Bibliothèque nationale de France
Source: Bibliothèque nationale de France

François-Dominique Toussaint Louverture, the former slave who led the revolutionary forces against the French, is himself reputed to have been a devout freemason. His own signature seems to attest to the fact, with its combination of two lines and three dots that mimic a popular masonic shorthand symbol of the time. In fact, masonry was so integral to Haitian culture and leadership, than any president of the country who was not a mason prior to office was ordained on the occasion of their election.

Meanwhile another of Haiti’s founding fathers, Jean-Jacques Dessalines — the Emperor Jacques I of Haiti — was similarly invested in the Craft. The National Museum of History, in the center of Port-au-Prince, houses artifacts such as the slave-turned-emperor’s own sword and scabbard, clearly engraved with square and compass motifs.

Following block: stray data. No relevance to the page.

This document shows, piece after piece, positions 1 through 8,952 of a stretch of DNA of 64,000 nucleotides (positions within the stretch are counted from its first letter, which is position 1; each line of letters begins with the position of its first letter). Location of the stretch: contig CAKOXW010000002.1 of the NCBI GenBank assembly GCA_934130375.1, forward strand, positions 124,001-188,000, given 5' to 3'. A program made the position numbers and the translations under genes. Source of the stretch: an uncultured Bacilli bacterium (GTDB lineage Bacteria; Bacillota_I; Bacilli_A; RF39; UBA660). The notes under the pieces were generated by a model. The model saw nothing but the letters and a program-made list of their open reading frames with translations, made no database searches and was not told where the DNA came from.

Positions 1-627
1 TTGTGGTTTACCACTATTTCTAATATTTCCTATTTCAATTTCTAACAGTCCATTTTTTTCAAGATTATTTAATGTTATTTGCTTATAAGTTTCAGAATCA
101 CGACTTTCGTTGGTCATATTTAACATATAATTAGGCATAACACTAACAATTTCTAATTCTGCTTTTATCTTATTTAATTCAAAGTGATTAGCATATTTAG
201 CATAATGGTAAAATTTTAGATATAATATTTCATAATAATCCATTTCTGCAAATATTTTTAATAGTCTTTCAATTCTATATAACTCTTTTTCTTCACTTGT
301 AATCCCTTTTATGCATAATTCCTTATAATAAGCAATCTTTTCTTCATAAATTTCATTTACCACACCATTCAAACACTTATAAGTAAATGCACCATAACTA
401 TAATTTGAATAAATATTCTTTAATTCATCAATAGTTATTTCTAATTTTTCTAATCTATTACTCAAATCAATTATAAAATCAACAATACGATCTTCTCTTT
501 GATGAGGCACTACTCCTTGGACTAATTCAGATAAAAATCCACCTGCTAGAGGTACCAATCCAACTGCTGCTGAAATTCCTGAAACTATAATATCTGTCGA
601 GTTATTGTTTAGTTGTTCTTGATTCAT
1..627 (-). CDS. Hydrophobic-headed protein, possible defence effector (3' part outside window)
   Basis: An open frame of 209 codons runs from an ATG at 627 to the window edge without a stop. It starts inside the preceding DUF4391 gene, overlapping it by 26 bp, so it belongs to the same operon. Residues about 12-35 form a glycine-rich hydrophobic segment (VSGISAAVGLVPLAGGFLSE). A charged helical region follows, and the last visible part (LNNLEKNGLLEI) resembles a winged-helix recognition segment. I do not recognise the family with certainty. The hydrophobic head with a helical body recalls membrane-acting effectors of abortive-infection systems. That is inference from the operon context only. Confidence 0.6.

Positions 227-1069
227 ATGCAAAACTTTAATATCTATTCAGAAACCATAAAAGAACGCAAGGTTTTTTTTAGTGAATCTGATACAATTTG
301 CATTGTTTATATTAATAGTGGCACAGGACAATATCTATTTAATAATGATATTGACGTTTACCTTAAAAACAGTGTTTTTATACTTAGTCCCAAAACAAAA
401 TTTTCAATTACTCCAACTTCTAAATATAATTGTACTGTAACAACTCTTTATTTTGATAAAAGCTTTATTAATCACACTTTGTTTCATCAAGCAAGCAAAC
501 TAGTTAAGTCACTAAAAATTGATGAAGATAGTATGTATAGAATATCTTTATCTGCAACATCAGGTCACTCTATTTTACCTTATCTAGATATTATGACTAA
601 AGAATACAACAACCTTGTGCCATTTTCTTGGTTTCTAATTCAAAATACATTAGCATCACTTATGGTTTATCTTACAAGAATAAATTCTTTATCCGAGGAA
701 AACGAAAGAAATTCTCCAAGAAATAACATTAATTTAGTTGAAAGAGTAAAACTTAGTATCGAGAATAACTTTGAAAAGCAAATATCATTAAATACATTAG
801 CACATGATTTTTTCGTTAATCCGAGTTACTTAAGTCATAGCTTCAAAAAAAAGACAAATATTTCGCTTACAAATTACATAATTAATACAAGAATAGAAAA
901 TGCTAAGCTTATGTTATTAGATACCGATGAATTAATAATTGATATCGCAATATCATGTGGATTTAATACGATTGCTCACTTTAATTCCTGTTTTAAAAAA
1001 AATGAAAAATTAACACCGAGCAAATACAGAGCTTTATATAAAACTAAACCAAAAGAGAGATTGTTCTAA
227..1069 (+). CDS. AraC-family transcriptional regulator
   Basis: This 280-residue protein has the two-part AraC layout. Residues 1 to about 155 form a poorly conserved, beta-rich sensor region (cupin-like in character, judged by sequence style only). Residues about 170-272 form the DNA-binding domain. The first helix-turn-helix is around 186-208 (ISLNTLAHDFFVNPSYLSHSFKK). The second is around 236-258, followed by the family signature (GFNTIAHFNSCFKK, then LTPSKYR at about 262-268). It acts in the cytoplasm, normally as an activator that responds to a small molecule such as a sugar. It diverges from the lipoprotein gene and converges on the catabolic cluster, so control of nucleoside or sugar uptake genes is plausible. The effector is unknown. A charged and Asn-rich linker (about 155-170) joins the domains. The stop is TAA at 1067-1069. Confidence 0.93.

Faustin I was Grand Protector of the Franc-Masonic Order 1850-1859. He was a member of a Masonic lodge in France. This was in tradition with other Haitian leaders. In 1743, after the death of Louis de Pardaillan de Gondrin, duke of Antin, Louis de Bourbon-Condé (1709-1771), count of Clermont, prince of the blood and future member of the Académie française, succeeded him as “Grand Master of all regular lodges in France”. He remained in office until his death in 1771. Around 1744 there were around 20 lodges in Paris and 20 in the provinces.

Grand Masonic Lodge of Haiti

A lavish ceremonial sword was made for Faustin I. It was presented to him by The Grand Masonic Lodge of Haiti in 1850. According to family tradition, Henry Delafield (1792–1875) later received it as a gift from Faustin. Delafield was a prominent businessman who served as Consul for Haiti in New York from 1851 to 1859.

Sword with Scabbard of Faustin I (1782–1867), Emperor of Haiti. Inscription: Inscribed on the guard beneath the crowned coat of arms of Haiti: DIEU MA PATRIE ET MON EPEE LIBERTE INDEPENDENCE; on the obverse of the blade: HOMMAGE DU G•O•D’ HAITI; on the reverse of the blade: A L.’ ILL. FAUSTIN SOULOUQUE EMPEREUR D’ HAITI (The Metropolitan Museum of Art)